New Yorkers are arming themselves at a record pace.
They bought more guns this June than any other June in the past decade, data show. The FBI ran 52,252 background checks for people seeking to buy firearms in the state, a 121 percent increase from June 2019. Most, or 31,003 background checks, were for people seeking to buy a rifle. Handguns accounted for 11,585 background checks in June this year.
Cliff Pfleger, owner of Long Island Gun Source, said the Medford store has been so busy he sold six to nine months of inventory in just a 2-month period. Pfleger closed the store briefly after the state shuttered businesses in mid-March, but he was able to secure essential business-status and reopened about a week later.
“When the original COVID scare started in the beginning of March and people thought they might get laid off, at that point we saw a huge surge. We sold out of almost everything we had in the store,” he said, noting many first-time gun buyers opt to buy rifles in order to bypass the license needed for handguns.
“We had lines continuously, even though we didn’t have things to sell,” he said. “The people who are coming to the store — a lot of them were first-time firearm purchasers, and they obviously did not apply or have a handgun license,” Pfleger said.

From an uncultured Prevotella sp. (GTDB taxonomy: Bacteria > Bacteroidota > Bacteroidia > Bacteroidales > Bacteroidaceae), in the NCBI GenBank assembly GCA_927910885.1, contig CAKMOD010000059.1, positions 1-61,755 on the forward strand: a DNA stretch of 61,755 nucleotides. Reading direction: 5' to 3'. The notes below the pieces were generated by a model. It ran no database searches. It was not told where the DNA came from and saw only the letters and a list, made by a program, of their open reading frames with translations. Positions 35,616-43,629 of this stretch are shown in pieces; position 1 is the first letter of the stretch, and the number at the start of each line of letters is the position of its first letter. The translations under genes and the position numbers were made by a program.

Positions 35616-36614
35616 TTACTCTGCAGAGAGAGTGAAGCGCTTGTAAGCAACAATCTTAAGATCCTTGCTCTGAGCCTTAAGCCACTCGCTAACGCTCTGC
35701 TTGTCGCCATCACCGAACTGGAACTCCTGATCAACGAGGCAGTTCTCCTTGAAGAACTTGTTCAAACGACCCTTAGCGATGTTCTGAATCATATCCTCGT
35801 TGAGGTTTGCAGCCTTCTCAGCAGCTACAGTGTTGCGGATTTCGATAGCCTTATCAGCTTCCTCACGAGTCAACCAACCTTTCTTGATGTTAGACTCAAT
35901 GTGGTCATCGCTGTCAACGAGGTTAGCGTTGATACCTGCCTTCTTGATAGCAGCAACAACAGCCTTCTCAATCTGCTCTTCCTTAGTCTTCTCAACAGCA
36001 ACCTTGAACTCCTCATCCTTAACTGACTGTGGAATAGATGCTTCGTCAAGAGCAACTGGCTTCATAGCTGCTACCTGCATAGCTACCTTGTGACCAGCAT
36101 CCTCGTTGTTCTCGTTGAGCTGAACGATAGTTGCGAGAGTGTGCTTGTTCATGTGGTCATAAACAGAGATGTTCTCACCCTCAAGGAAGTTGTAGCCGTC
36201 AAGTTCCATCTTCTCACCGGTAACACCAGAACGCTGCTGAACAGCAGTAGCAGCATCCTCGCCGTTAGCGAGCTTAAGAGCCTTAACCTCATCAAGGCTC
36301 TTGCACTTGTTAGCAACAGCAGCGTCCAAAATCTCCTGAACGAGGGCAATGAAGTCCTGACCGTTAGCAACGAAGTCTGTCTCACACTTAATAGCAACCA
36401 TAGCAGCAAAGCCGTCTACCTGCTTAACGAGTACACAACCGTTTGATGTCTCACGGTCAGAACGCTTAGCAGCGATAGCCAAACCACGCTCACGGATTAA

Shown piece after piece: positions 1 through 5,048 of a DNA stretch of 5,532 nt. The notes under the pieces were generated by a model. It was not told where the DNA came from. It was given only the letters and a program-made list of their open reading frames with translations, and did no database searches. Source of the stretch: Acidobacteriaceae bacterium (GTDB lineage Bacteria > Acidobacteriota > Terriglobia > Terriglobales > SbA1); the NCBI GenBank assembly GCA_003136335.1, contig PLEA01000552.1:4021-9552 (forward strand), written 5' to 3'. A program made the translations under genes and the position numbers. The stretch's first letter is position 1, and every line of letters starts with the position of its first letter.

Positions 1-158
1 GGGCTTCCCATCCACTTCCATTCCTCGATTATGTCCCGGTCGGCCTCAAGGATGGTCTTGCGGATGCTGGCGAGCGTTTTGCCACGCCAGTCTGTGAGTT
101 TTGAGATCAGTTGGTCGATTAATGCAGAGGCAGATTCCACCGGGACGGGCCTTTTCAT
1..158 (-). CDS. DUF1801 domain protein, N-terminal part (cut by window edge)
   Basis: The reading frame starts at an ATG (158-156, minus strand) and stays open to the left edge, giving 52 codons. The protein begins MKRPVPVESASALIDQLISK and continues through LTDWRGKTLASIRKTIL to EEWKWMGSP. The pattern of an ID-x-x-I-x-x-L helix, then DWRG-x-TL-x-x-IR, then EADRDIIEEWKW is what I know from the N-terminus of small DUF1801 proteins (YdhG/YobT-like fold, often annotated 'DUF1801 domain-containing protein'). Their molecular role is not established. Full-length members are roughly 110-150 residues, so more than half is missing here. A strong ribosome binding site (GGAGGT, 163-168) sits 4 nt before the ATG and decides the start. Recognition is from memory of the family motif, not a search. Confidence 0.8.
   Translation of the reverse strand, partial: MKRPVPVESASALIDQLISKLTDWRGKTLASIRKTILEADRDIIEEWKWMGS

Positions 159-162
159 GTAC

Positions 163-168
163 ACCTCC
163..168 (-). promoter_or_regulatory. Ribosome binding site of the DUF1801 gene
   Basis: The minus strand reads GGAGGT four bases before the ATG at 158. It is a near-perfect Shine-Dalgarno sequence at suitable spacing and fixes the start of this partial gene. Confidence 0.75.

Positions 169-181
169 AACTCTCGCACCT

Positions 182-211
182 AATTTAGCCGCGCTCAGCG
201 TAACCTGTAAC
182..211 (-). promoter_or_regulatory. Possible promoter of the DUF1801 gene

At the same time gun purchases soared, so did shootings. New York saw 205 shootings in June — the bloodiest June in 24 years, going back to 1996, when the NYPD logged 236 incidents, the department said.
Researchers at the University of California Davis estimate that an extra 2.1 million guns sold nationwide between March and May this year are linked to 776 gun-related injuries that would not have occurred without the sales spike.
“During the coronavirus pandemic, an acute increase in firearm access is associated with an increase in firearm violence,” the researchers wrote.
A second study, by the Brookings Institute, suggests there are 3 million extra guns as a result of the pandemic and protests in the wake of George Floyd’s killing.
Nationally, the number of gun buys increased 64 percent between March and May, compared to previous years, the UC Davis team found in the study released last month. It examined FBI background checks for firearm purchases in 48 states and correlated them with gun violence.
Historically, gun sales have spiked amid threats of new restrictions on access to firearms, the Brookings Institute wrote. After former President Barack Obama called for new restrictions on guns in the wake of the Sandy Hook School shooting, sales exceeded the expected surge by a whopping 3 million purchases, the study says.
But this year’s gun rush was driven by personal safety, opposed to limitations on access, Brookings found.
Following President Trump declaring a national emergency on March 13, daily gun sales climbed to 120,000 and peaked at 176,000 three days later. In January and February, the average number of daily sales hovered at around 90,000.
After George Floyd’s killing on May 25, daily gun sales surged to 150,000 by June 2 — and remained steady throughout the month, according to Brookings.